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Framework to Enhance and Ensure the Sustainability of Water Infrastructure

U.S. municipalities are finding it increasingly challenging to fund their drinking water and wastewater infrastructure capital and operational costs. A national analysis performed in 2002 estimates that the gap between the costs of operating these systems and the funds available could exceed $500 billion by 2020. If the funding insufficiency is not addressed, operations will be scaled back, repairs will be deferred, and critical capital projects will not be undertaken due to financing constraints. This will result in noncompliance and water quality degradation. If the funding gap can be proactively addressed, these adverse environmental outcomes can be prevented. This document summarizes the framework for activities and initiatives to be carried out by Region 5 and State partners to help decrease infrastructure funding gaps. This framework focuses on the most significant problems and promising opportunities for reducing costs and increasing revenues, and identifies approaches through which the Region can contribute to substantive results. These initiatives will be blended into core program operations to the extent feasible. Annual strategies will be developed to describe activities, milestones, roles, and schedules. Region 5 will track implementation of planned activities and initiatives, and over a multi-year period will evaluate and report on the impacts of these activities and initiatives.

Decreasing Costs for Providing Clean Water and Safe Drinking Water

Energy Efficiency

EPA estimates that if drinking water and wastewater systems can reduce energy use by 10% through cost-effective investments and better operations, these utilities could save approximately $400 million annually. The energy efficiencies achieved would also address climate change concerns by saving 5 billion kWh of energy annually. It is anticipated there will be significant interest and participation from utilities in implementing energy saving measures due to the significant cost savings that will result. To promote energy efficiency Region 5 will:

Asset Management for Water Utilities

Successful asset management systems can help communities optimize infrastructure expenditures and lower costs while still delivering good service. To foster widespread understanding and adoption of asset management systems, Region 5 will:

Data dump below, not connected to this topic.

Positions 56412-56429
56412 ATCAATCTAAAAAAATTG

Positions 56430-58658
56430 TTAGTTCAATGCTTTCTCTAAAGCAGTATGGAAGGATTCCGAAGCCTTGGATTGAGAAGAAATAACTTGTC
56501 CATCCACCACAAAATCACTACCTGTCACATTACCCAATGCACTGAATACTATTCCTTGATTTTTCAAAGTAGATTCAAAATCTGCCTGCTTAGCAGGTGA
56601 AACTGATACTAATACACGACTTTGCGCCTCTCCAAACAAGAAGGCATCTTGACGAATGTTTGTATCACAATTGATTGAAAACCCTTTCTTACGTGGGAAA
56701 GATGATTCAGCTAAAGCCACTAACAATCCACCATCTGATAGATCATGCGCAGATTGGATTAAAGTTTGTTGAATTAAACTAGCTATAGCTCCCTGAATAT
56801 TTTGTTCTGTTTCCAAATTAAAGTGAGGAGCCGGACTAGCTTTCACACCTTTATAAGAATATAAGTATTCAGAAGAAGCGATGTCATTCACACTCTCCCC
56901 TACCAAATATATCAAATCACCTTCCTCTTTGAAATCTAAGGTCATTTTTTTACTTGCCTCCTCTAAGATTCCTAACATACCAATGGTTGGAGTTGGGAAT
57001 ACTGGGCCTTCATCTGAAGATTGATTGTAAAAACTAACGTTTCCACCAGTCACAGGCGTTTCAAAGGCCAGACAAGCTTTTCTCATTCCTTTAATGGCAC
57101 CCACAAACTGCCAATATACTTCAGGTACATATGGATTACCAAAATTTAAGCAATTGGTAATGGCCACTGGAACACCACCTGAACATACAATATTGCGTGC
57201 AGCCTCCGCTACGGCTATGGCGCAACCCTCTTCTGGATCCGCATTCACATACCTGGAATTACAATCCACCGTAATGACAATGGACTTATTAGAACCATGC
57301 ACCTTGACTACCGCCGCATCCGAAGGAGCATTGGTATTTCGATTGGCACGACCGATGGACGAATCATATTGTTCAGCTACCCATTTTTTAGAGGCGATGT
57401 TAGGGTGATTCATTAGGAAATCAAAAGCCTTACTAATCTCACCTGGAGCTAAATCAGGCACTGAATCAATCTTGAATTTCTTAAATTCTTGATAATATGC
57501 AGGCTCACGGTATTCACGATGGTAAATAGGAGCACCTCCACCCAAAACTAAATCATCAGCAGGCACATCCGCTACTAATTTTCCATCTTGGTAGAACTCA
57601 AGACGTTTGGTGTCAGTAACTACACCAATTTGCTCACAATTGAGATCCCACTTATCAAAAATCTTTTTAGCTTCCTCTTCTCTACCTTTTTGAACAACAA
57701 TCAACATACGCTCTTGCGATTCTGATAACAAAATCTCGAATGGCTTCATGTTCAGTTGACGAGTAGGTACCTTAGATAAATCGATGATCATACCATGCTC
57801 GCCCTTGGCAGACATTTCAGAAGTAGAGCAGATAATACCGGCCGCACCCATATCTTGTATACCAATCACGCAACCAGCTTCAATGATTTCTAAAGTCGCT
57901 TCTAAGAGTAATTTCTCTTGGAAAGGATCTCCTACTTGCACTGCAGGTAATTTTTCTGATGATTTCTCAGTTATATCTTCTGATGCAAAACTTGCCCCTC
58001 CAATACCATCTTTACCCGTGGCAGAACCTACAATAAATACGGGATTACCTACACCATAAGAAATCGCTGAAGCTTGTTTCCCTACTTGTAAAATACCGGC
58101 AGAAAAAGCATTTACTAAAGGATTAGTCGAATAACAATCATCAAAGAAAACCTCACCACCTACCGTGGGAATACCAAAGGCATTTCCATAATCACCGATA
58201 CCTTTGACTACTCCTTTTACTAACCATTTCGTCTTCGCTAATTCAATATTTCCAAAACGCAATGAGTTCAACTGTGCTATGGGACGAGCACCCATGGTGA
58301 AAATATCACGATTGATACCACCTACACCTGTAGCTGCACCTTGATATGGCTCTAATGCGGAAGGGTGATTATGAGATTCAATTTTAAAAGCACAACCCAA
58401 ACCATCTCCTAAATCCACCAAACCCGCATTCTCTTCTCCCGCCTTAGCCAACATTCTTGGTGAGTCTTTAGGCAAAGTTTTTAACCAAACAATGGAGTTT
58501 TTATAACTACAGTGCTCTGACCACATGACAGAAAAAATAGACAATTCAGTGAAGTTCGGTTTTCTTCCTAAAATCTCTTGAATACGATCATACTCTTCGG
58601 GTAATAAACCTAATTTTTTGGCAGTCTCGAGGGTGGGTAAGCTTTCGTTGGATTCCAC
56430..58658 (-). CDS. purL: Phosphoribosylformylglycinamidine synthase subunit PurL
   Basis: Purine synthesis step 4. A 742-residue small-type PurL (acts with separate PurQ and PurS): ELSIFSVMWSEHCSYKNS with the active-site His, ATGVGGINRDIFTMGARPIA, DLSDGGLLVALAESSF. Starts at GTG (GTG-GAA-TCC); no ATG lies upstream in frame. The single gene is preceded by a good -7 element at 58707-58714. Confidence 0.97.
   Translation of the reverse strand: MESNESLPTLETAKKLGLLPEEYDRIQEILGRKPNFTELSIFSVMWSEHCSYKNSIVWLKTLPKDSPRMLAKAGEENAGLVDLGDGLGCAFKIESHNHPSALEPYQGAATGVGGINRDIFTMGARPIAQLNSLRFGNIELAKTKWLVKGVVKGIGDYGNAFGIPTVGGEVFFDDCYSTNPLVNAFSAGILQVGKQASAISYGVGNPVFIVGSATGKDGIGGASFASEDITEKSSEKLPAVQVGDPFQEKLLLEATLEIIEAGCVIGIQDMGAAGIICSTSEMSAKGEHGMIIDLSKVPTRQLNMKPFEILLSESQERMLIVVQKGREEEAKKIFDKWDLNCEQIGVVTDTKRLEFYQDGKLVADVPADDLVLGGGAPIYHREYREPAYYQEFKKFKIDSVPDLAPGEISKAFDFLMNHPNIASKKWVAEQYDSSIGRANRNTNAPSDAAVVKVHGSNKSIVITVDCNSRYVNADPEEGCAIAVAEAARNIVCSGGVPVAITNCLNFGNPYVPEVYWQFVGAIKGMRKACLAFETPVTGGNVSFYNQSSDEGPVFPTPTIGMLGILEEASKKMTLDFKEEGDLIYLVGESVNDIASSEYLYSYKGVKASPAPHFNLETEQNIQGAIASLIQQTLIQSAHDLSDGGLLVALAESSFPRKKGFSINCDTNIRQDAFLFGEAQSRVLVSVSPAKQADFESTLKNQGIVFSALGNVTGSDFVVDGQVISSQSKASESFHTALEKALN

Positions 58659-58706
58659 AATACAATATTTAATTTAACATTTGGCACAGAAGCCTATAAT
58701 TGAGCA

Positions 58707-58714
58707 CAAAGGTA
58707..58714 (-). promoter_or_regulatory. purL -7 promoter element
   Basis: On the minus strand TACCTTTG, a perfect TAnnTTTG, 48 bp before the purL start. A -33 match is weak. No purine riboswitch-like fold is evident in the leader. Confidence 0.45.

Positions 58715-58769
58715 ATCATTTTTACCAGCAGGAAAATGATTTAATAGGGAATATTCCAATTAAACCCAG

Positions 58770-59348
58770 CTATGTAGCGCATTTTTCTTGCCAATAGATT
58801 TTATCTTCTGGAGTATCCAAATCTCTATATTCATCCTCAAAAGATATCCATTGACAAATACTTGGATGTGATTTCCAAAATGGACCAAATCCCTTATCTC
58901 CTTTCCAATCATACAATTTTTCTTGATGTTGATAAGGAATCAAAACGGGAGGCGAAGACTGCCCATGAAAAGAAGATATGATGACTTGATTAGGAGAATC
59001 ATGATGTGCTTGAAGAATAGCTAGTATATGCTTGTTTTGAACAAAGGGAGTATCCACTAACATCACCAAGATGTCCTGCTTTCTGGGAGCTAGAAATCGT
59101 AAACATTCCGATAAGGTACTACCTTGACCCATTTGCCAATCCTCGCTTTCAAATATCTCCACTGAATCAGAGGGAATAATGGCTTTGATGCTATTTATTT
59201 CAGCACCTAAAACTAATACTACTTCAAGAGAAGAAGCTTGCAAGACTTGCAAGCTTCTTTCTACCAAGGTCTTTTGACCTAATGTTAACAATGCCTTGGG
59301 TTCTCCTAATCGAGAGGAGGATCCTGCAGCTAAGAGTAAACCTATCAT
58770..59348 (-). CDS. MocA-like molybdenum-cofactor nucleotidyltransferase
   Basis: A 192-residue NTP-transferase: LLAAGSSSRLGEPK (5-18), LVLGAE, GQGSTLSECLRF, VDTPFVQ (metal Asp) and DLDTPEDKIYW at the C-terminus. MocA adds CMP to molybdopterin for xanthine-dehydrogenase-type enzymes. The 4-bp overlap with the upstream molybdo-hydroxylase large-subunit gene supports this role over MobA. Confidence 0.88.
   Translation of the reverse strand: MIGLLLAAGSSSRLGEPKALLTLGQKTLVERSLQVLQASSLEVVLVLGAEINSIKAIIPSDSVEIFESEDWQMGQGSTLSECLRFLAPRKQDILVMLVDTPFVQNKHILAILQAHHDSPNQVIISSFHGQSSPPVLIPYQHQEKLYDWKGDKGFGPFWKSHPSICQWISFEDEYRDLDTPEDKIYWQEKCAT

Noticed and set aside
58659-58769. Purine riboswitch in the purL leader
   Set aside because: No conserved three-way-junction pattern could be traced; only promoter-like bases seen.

Water Efficiency

Water and wastewater utilities can substantially reduce operational costs by encouraging water efficiency. This includes repairing and maintaining water mains to reduce leaks and working with customers to reduce water use. Water efficiency also results in energy efficiency and produces climate change-related benefits. Retrofitting one out of every 100 American homes with water-efficient fixtures would result in a savings of about 100 million kWh of electricity per year and eliminate 80,000 tons of greenhouse gas emissions. To advance water efficiency Region 5 will:

Green Infrastructure

Green infrastructure can effectively be used in combination with conventional storage, conveyance, and treatment systems to meet infrastructure needs, often with lower capital and/or operational costs. Green infrastructure can simultaneously bring additional benefits such as helping filter air pollutants, reducing energy demands, mitigating urban heat island effects, and sequestering carbon. To proliferate the use of green infrastructure approaches, Region 5 will:

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Increasing Water and Wastewater System Revenues

Full Cost Pricing, or the Real Cost of Water

Utilities need to implement pricing structures to cover the costs of drinking water and wastewater systems. U.S. households pay less (as a percentage of income) for water and wastewater services than households in other developed countries. People do not know the true costs to build, operate and maintain these systems. To foster more realistic pricing/rate structures, Region 5 will:

Financing Incentives

The State Revolving Loan Fund (SRF) programs provide low-interest loans to wastewater and drinking water systems for infrastructure improvement projects. States have the flexibility to provide financing incentives to projects that incorporate Sustainable Infrastructure elements into their design and operation. Region 5 has initiated discussions with all of the State agencies on how to incorporate Sustainable Infrastructure elements into their programs. Two States are now working toward creating incentives for projects that include Sustainable Infrastructure elements (for example by assigning additional priority ranking points to such projects) and/or to offer interest rate reductions on SRF loans as an incentive for water systems to incorporate Sustainable Infrastructure strategies into the planning, design, and construction of proposed projects. Region 5 will continue to work with all States, and will place particular focus on States where there are near-term opportunities to make significant progress, including:

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